Although The Current Trend For Antique & Vintage Pieces (Enhanced By Their Character & Romantic History) Are Highly Sought After, When Buying At Auction You Get More For Your Money With A Larger, More Attractive Choice That Will Hold Their Value Better, Without Breaking The Bank.

A small selection of Diamond Rings going under the hammer at Sheffield Auction Gallery

A small selection of Diamond Rings going under the hammer at Sheffield Auction Gallery

Diamonds Have Always Been The Stone Of Choice For Many Brides-To-Be, However The Auction Also Includes Coloured Gemstones, Together With Earrings, Brooches, Bracelets & Necklaces – All Perfect For That Special Gift.

All Items Are Available To View In Person The Day Before The Sale, With Staff On Hand To Advise On Any Lot & Talk You Through The Buying Process.

For All Enquiries Please Contact Specialist Valuer Sarah Clark On 0114 281 6161
Or Email: sclark@sheffieldauctiongallery.com

Viewing Times:
Wednesday 3rd May, 10am-4.45pm & Thursday 4th May, 8.30am-10am (Sale Starts at 10am)
Sheffield Auction Gallery, Windsor Road, Heeley, Sheffield S8 8UB.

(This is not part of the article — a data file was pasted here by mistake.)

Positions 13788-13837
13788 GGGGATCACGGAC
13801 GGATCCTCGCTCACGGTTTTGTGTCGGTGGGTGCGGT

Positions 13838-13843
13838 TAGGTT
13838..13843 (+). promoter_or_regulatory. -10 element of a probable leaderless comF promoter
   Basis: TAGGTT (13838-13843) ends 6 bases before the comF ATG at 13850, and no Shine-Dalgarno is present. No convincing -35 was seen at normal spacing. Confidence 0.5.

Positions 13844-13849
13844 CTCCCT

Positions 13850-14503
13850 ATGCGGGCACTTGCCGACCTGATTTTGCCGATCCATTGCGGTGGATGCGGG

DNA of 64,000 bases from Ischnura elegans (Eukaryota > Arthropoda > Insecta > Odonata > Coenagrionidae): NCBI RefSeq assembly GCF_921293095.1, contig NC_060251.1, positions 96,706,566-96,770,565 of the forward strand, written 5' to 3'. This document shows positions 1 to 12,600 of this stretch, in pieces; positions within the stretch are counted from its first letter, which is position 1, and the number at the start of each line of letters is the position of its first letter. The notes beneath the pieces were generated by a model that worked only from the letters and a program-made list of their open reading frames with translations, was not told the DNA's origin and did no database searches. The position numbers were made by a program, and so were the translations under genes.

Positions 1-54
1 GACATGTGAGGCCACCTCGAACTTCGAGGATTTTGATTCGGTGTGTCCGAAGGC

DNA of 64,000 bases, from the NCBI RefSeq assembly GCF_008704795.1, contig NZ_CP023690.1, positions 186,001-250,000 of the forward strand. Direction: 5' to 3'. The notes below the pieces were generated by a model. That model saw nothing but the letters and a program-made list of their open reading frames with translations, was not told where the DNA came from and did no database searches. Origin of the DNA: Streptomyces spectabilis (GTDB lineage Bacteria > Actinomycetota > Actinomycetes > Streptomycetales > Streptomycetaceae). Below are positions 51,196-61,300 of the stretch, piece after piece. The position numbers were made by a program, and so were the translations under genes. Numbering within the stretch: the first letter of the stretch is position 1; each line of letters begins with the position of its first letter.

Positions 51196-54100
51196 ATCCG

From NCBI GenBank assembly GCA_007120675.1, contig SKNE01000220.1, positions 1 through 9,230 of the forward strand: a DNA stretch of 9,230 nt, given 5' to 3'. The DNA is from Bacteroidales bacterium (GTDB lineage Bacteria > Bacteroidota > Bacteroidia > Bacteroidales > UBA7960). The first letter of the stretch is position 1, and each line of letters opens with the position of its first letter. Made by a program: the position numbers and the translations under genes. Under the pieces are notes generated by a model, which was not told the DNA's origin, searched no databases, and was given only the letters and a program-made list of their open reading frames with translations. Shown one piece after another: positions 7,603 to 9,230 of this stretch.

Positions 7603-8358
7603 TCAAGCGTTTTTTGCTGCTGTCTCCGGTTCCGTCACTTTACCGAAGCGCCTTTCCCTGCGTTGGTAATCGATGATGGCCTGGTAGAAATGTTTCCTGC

Fans

Fans are delicate and intriguing accessories that appeal to collectors both for the insight into the fashion and etiquette of a period, as well as their value as artistic and well crafted items in their own right.

The fan’s decorated fabric or paper is known as the leaf. The framework to which the leaf is mounted is made from “sticks” and the two outside sticks are known as guards and these are often
decorated. Brise fans are made entirely from sticks.

Fans had many uses besides the ability to keep their owners cool. Ladies were courted with gifts of fans, opera goers used them to hide behind while spying on others and lovers used them to flirt. In fact the language of the fan soon developed so that people could communicate without speaking.

The intricate paintings and decorations on fans was prized by the Chinese centuries ago, but it took the Western enthusiasts until the second half of the nineteenth century to realise their beauty and begin to collect them. Collectors today can store their collections in acid-free paper which will protect them from deterioration and insect damage.